Among the contemporary voices for the Earth, none resonates like that of noted cultural historian Thomas Berry. His teaching and writings have inspired a generation’s thinking about humankind’s place in the Earth Community and the universe, engendering widespread critical acclaim and a documentary film on his life and work. This collection of essays, from various years and occasions, expands and deepens ideas articulated in his earlier writings and also breaks new ground. Berry opens our eyes to the full dimensions of the ecological crisis, framing it as a crisis of spiritual vision. Applying his formidable erudition in cultural history, science, and comparative religions, he forges a compelling narrative of creation and communion that reconciles modern evolutionary thinking and traditional religious insights concerning our integral role in Earth’s society. While sounding an urgent alarm at our current dilemma, Berry inspires us to reclaim our role as the consciousness of the universe and thereby begin to create a true partnership with the Earth Community. With Evening Thoughts, this wise elder has lit another beacon to lead us home.
Worldly Wonder: Religions Enter Their Ecological Phase
The Second Master Hsüan Hua Memorial Lecture
Open Court, 2003
The author calls upon the world’s religions to assist in combating the destructive trends of our time, mobilizing a virtual “alliance of religion and ecology” against unlimited economic growth, rampant consumption, and unrestrained globalization. World religions have begun to move from a preoccupation with God-human relations and human-human relations to encompass human-earth relations. They are now entering their planetary or (Gaian) phase. In its new alliance with ecology, religion should move from isolated orthodoxy to interrelated dialogue, revivify its rituals and symbols in light of environmental crisis, align its moral authority with liberation rather than oppression, favor a this-worldly rather that other-worldly soteriology, and advance from anthropocentric to anthropocosmic ethics.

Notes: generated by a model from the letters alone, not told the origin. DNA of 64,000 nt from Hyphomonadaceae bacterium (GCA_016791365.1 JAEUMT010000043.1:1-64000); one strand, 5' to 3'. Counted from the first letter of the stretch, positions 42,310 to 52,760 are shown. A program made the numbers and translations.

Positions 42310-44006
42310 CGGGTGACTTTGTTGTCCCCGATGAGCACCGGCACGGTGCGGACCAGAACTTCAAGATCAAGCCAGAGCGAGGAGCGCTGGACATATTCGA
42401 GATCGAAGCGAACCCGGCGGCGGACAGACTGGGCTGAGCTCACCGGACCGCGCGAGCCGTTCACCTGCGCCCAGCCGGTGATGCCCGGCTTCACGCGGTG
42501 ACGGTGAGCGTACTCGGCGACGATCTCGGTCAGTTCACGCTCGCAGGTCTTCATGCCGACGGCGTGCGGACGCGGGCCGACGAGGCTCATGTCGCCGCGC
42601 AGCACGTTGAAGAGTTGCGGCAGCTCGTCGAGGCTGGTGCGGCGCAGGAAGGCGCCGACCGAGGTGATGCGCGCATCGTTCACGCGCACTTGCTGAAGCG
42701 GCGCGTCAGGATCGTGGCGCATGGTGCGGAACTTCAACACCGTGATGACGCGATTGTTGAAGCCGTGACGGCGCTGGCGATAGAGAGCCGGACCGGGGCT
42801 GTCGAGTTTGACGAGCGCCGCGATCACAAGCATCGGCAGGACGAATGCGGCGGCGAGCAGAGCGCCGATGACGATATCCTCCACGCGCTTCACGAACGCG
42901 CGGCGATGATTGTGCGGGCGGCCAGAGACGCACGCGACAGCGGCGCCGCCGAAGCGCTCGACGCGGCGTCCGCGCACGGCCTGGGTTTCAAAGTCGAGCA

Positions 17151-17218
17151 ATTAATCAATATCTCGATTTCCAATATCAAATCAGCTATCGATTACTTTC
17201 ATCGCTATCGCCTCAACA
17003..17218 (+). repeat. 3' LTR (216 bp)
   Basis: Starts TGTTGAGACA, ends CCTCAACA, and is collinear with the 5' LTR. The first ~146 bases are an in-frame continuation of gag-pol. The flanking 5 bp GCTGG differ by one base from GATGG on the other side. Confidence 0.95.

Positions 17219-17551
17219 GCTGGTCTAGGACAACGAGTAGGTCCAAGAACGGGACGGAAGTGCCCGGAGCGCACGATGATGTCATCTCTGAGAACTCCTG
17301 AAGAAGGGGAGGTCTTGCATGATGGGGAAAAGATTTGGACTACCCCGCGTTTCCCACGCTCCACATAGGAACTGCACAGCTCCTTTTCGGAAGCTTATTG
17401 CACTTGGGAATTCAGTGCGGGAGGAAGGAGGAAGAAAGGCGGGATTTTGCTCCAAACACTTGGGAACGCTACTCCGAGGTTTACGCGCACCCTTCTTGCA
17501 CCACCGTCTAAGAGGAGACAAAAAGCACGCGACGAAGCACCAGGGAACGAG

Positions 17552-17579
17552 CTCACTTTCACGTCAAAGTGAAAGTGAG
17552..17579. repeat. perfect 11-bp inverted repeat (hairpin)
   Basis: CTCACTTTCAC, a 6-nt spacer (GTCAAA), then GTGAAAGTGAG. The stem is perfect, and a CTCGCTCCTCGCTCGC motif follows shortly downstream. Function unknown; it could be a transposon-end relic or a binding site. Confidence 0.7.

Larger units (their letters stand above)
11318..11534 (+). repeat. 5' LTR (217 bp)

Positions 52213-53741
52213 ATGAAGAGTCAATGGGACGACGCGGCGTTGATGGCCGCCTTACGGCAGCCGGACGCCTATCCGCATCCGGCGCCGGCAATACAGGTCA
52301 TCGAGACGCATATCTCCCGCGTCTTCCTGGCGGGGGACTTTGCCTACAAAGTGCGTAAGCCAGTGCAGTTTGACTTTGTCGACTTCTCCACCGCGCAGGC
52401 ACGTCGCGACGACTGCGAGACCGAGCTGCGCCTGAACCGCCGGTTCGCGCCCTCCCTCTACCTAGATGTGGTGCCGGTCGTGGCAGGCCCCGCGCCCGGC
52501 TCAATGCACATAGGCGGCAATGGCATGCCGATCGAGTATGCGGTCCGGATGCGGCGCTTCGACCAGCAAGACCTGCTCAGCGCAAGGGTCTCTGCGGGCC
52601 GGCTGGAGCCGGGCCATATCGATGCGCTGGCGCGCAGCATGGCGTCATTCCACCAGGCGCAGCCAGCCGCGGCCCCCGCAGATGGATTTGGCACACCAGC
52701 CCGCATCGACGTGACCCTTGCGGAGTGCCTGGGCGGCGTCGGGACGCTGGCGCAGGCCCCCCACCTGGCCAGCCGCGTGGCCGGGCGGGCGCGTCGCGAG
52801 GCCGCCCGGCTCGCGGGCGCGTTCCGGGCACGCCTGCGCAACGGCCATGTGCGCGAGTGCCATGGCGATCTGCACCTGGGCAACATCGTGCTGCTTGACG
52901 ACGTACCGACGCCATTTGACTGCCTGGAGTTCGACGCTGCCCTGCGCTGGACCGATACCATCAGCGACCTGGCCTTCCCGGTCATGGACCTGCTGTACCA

One of the most important works on Confucian religion, ethics, and spirituality. The vibrant nature of the 2500-year-old Confucian tradition is celebrated here. Insights into this spiritual richness regarding topics such as self-cultivation, education, family relationships, social commitment, and political engagement are now available for the first time in English.
When Worlds Converge: What Science and Religion Tell Us about the Story of the Universe and Our Place in It
ed. with Cliff Matthews and Philip Hefner
Open Court, 2002
Selected as a Templeton Book of Distinction, 2004